In May, eighth-graders from South Orange Middle School, New Jersey, got the opportunity to meet House Speaker Paul Ryan and click a photo with him on a school trip to Washington, D.C. However, in a surprising turn of events, around 100 of these students refused to take a picture with the politician and instead sat in a parking lot across the street. Speaker Ryan was left with no choice but to take a photo with the remaining class, which he posted to Instagram.
Many people soon labeled the students “brats” and said they had been “brainwashed” against the speaker.
But now one of the eight-graders Jordan McCray-Robinson has stepped forward and penned an op-ed for a local newspaper, The Village Green.
“I decided not to take the picture as did many others of my grade. I decided I wasn’t going to be used as a publicity stunt,” the first paragraph of the op-ed states.
“I am here to tell the nation that although we’re only in the 8th grade, we have our own thoughts and opinions. My teachers did not influence my decision not to take a picture with Mr. Ryan. I decided I didn’t want to take a picture with someone who doesn’t have my best interests in mind. Mr. Ryan and the administration want to cut health care for 23 million people,” it went on.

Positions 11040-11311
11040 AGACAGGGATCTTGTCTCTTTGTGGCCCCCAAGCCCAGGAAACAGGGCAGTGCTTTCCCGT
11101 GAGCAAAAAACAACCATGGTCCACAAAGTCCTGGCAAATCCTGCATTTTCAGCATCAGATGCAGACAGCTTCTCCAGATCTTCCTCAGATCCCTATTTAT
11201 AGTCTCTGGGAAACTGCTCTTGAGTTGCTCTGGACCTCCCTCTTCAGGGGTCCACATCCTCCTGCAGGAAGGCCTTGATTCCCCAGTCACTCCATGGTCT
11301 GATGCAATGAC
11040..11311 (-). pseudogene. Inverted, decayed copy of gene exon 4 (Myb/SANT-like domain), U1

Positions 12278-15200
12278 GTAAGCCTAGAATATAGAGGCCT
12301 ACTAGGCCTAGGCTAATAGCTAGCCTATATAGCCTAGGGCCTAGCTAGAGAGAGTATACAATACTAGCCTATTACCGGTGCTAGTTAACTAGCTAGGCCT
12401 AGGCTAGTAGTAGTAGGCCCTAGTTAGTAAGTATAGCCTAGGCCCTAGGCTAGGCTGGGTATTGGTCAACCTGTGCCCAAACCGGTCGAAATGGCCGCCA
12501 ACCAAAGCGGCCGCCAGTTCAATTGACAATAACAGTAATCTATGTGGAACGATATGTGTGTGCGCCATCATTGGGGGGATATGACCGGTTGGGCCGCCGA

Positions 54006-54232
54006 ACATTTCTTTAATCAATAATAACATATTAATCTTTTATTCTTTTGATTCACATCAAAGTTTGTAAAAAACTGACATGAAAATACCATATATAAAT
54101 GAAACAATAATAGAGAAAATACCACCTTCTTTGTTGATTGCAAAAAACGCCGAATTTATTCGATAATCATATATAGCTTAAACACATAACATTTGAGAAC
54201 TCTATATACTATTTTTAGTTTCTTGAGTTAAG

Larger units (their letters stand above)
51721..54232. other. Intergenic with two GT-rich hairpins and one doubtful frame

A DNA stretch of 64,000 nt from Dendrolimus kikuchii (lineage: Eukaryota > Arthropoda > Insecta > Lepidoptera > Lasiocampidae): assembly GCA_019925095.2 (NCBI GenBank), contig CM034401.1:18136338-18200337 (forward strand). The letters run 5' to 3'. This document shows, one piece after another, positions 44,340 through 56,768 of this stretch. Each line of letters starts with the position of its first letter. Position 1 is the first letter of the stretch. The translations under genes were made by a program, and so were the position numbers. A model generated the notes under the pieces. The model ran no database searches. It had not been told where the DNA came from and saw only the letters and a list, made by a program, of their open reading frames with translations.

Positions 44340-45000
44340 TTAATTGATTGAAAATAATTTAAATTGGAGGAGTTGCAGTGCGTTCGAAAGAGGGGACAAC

Robinson also spoke to some of her fellow students and wrote about their feelings regarding the incident.
“I think it’s more than just a picture, If I was in the picture I would feel like a hypocrite due to the fact of his anti LGBTQ+ rules, as a member of the community I felt like I would be betraying myself,” said Livvy Krakower, a member of the LGBTQ community.
"I think it’s not only rude, but ignorant to tell a 14-year-old that they’re not entitled to an opinion because 'kids have no experience in the real world, so who should care about what they think or say,'” the student wrote on.
You can read the entire op-ed here.